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An excerpt from www.HouseOfNames.com archives copyright 2000 - 2017


The age-old Pictish-Scottish family name Tuggart is derived from priest. Although the marriage of clerics in minor orders was permitted, the marriage of priests was banned during the 12th century. The Gaelic form of the name is Mac-an-t-sagairt, which means son of the priest.

Tuggart Early Origins



The surname Tuggart was first found in Ross-shire (Gaelic: Siorrachd Rois) a former county, now part of the Council Areas of Highland and Western Isles in Northern Scotland, which emerged from the Gaelic lordship of the Earl of Ross, where they held a family seat from early times and their first records appeared on the early census rolls taken by the early Kings of Scotland to determine the rate of taxation of their subjects.

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Tuggart Spelling Variations


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Tuggart Spelling Variations



In medieval Scotland, names were more often spelled according to sound than any regular set of rules. An enormous number of spelling variations were the result. Over the years, the name Tuggart has been spelled MacTaggart, MacTagart, MacIntaggart, MacTuggart, MacToggart, MacTaggert, MacTeggart, Taggart, Tagart, Tegart, Tegert, Teggert, Teggart, Intaggart, Tuggart and many more.

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Tuggart Early History


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Tuggart Early History



This web page shows only a small excerpt of our Tuggart research. Another 301 words (22 lines of text) covering the years 1215, 1544 and 1678 are included under the topic Early Tuggart History in all our PDF Extended History products and printed products wherever possible.

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Tuggart Early Notables (pre 1700)


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Tuggart Early Notables (pre 1700)



More information is included under the topic Early Tuggart Notables in all our PDF Extended History products and printed products wherever possible.

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Tuggart In Ireland


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Tuggart In Ireland



Some of the Tuggart family moved to Ireland, but this topic is not covered in this excerpt. Another 135 words (10 lines of text) about their life in Ireland is included in all our PDF Extended History products and printed products wherever possible.

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The Great Migration


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The Great Migration



Some of the first settlers of this family name were:

Tuggart Settlers in Canada in the 19th Century

  • John Tuggart, aged 25, a labourer, who arrived in Saint John, New Brunswick aboard the ship "Trial" in 1833

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Motto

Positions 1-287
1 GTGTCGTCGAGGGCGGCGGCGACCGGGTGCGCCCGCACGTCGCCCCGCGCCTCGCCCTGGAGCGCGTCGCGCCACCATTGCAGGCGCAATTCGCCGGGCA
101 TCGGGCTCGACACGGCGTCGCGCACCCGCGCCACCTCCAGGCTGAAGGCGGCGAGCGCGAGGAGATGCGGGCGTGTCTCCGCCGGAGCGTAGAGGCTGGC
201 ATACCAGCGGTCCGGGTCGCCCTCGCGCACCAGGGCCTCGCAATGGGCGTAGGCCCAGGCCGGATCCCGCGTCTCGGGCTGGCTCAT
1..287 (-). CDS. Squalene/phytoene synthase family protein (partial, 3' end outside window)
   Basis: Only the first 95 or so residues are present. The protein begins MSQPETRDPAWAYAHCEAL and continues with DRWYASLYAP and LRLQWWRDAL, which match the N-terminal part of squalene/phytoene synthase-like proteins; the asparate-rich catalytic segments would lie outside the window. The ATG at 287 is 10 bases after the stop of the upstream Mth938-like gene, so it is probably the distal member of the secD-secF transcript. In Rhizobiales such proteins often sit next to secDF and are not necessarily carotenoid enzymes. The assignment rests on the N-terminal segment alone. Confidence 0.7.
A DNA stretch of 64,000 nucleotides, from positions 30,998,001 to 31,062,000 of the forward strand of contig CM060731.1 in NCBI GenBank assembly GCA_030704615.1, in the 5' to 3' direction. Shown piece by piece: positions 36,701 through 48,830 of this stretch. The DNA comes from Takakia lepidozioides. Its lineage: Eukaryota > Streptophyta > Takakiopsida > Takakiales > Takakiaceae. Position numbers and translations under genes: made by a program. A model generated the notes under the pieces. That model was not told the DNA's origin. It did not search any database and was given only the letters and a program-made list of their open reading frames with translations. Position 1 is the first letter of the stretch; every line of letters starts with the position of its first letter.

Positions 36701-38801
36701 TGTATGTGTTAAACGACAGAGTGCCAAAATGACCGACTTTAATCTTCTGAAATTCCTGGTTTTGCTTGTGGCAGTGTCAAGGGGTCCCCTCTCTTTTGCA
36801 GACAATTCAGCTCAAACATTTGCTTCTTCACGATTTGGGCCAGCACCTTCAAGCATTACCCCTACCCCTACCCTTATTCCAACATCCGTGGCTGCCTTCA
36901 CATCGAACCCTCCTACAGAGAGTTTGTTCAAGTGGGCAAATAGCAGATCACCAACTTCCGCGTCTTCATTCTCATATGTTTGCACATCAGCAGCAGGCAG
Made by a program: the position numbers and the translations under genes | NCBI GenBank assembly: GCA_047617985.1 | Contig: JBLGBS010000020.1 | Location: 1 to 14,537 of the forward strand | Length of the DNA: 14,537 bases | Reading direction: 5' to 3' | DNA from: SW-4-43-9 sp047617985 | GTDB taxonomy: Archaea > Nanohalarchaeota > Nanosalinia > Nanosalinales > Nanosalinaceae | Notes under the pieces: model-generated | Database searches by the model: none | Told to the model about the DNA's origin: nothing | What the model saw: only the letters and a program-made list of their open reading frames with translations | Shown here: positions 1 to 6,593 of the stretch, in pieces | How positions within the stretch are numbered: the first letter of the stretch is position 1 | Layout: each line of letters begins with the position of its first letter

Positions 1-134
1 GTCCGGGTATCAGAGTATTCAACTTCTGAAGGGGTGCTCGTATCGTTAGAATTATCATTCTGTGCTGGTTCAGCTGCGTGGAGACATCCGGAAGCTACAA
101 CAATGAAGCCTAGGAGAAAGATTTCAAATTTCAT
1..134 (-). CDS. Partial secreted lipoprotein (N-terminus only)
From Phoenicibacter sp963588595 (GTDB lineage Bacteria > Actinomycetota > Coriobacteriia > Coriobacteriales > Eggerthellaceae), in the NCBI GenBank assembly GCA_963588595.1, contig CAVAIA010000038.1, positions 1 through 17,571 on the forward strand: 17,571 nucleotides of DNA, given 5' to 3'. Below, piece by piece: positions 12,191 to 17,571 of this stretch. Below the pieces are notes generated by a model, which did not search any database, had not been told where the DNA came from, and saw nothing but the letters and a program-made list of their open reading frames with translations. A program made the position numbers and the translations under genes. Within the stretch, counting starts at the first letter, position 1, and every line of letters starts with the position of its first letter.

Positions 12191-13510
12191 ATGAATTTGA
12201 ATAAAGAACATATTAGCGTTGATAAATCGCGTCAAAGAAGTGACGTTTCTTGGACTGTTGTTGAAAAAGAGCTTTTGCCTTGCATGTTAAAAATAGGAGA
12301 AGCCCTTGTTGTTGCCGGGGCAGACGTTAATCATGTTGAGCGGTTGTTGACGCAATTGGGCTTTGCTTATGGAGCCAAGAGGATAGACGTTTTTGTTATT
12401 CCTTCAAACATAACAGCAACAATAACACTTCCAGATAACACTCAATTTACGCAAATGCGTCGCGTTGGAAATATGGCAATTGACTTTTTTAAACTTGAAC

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Motto



The motto was originally a war cry or slogan. Mottoes first began to be shown with arms in the 14th and 15th centuries, but were not in general use until the 17th century. Thus the oldest coats of arms generally do not include a motto. Mottoes seldom form part of the grant of arms: Under most heraldic authorities, a motto is an optional component of the coat of arms, and can be added to or changed at will; many families have chosen not to display a motto.

Motto: Ratione non vi
Motto Translation: By reason, not by force.


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Tuggart Family Crest Products


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Tuggart Family Crest Products




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See Also


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See Also




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Citations


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Citations



    Other References

    1. Hanks, Patricia and Flavia Hodges. A Dictionary of Surnames. Oxford: Oxford University Press, 1988. Print. (ISBN 0-19-211592-8).
    2. Bolton, Charles Knowles. Scotch Irish Pioneers In Ulster and America. Montana: Kessinger Publishing. Print.
    3. Bain, Robert. The Clans and Tartans of Scotland. Glasgow & London: Collins, 1968. Print. (ISBN 000411117-6).
    4. The Norman People and Their Existing Descendants in the British Dominions and the United States Of America. Baltimore: Genealogical Publishing, 1975. Print. (ISBN 0-8063-0636-X).
    5. Burke, Sir Bernard. Genealogical and Heraldic History of the Landed Gentry Including American Families with British Ancestry 2 Volumes. London: Burke Publishing, 1939. Print.
    6. Bell, Robert. The Book of Ulster Surnames. Belfast: Blackstaff, 1988. Print. (ISBN 10-0856404160).
    7. Catholic Directory For Scotland. Glasgow: Burns Publications. Print.
    8. Magnusson, Magnus. Chambers Biographical Dictionary 5th edition. Edinburgh: W & R Chambers, 1990. Print.
    9. Barrow, G.W.S Ed. The Charters of David I The Written Acts of David I King of Scots, 1124-53 and of His Son Henry, Earl of Northumerland, 1139-52. Woodbridge: The Boydell Press, 1999. Print.
    10. Prebble, John. The Highland Clearances. London: Secker & Warburg, 1963. Print.
    11. ...

    The Tuggart Family Crest was acquired from the Houseofnames.com archives. The Tuggart Family Crest was drawn according to heraldic standards based on published blazons. We generally include the oldest published family crest once associated with each surname.

    This page was last modified on 20 January 2013 at 11:30.

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